I’ll go deeper into the particulars of the proposed building in a future post, but basically what we are looking at is a seven-story apartment building with an internal parking garage and, on the ground floor, a preschool. The preschool will face the creek, as will many of the apartments. Along the creek itself, between the creek and the building, there will be a park of sorts whose primary feature will be a section of the “Redwood Creek Trail.” I for one am looking forward to being able to walk along this (admittedly short) path; today this is all city-owned property that is largely being used as a parking lot. I went by the other day and took this photo from Main Street:
Compare that with the following rendering of how the site could look with the building and the path in place. Note that although the rendering doesn’t extend quite as far to the right as my photo does, the developer hopes to preserve the palm tree that you can clearly see both in my photo, above, and in the rendering:
All told the building will have 117 apartments, all of which will be for low-income seniors at the Very Low and Extremely Low income levels. Adding to that, most of the apartments—99 of them—will be reserved for people receiving voucher assistance. So this building is going to be a real help to people in need, and you can bet that demand for these apartments will be high. As for the preschool, it will be run by Footsteps, which currently has schools in City Center Plaza (in downtown Redwood City), in Redwood Shores, and in Belmont. The school is being designed to accommodate some 70 kids, and will include an outdoor play space behind the fence you can see in the above rendering.
The Planning Commission’s enthusiastic approval of the project was a very important milestone, but don’t expect to see heavy equipment on the site any time soon: there still are a couple of important hurdles to overcome. For one thing, MidPen Housing needs to both obtain a grant and secure tax credit financing, neither of which are a sure thing. Then, although the land upon which this project will be built is owned by the city, part of it was conveyed to the city in trust and is subject to certain reserved rights held by the state. Redwood City hopes to be able to adjust some lot lines and then do a land swap with the State Lands Commission for one of the resulting parcels, resulting in one that is clear of any restrictions and thus can be given to the developer, and one that will make up a part of the creek setback area. This latter parcel would remain the property of Redwood City.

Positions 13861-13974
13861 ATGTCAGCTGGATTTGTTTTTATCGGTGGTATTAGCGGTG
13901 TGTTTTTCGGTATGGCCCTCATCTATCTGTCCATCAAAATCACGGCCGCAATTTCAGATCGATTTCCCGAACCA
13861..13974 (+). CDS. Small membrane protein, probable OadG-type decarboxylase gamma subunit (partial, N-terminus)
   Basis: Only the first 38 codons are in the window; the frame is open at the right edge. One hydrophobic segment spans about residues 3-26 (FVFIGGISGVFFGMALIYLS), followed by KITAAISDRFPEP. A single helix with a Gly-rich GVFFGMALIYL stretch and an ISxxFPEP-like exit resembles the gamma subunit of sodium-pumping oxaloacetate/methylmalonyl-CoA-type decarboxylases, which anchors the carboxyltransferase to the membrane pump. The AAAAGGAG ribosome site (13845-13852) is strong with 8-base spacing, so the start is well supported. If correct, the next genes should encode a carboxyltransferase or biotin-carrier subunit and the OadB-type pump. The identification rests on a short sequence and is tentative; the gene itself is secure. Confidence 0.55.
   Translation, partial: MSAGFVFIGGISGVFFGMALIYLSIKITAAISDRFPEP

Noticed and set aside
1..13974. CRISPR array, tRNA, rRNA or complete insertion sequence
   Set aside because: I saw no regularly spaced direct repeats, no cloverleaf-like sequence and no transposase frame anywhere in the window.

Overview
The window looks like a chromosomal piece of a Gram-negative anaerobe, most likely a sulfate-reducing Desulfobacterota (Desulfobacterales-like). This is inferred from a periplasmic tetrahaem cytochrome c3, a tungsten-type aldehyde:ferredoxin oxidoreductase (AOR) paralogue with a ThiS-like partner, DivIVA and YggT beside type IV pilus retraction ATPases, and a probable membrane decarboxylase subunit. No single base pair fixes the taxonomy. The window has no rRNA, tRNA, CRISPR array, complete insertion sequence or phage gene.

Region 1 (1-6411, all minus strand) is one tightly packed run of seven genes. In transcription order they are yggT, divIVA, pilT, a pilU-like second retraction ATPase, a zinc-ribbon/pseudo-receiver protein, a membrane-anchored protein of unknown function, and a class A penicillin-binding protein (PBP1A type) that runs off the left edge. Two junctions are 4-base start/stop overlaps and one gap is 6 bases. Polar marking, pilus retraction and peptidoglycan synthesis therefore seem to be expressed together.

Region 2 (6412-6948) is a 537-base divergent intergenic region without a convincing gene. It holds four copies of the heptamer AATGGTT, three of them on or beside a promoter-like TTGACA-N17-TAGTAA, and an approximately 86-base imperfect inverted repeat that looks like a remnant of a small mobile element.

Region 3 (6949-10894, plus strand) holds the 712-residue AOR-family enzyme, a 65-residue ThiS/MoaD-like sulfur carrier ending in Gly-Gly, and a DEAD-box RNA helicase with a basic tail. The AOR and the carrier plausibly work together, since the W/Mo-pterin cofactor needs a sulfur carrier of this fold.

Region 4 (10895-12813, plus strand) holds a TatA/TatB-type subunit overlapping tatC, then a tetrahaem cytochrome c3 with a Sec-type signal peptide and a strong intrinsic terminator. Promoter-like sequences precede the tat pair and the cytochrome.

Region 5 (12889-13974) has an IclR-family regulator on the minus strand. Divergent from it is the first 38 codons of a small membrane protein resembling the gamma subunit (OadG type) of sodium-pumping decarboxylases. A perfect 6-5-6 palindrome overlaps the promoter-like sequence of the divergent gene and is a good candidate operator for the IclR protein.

Given all that remains to be done, MidPen Housing needs about a year to file for a building permit. They hope to begin construction in March of 2018, and finish up in November 2020. So even if all goes well, we’re still looking at three years before anyone could hope to move into this project. Given how excited the Planning Commissioners were, I’m sure that the City will do whatever it can to help this project along.
As you can probably see, this project is going to be a real asset to the City of Redwood City; I for one really hope it succeeds. Both the low-income apartments and the preschool will be valuable additions, and the location within the Downtown Precise Plan area is really great. Finally, I’m very excited about the prospect of cleaning up this part of Redwood Creek and making the creek the valuable asset it really should be.
The Hopkins Avenue Traffic Calming Survey of which I wrote last week is only open through next Monday, December 18. If you have not yet made your opinion known, especially if you actually live on Hopkins between El Camino Real and Alameda de Las Pulgas, don’t delay: head to the project website and cast your vote. The project will not go ahead if they don’t hear from enough of us, so make your voice heard!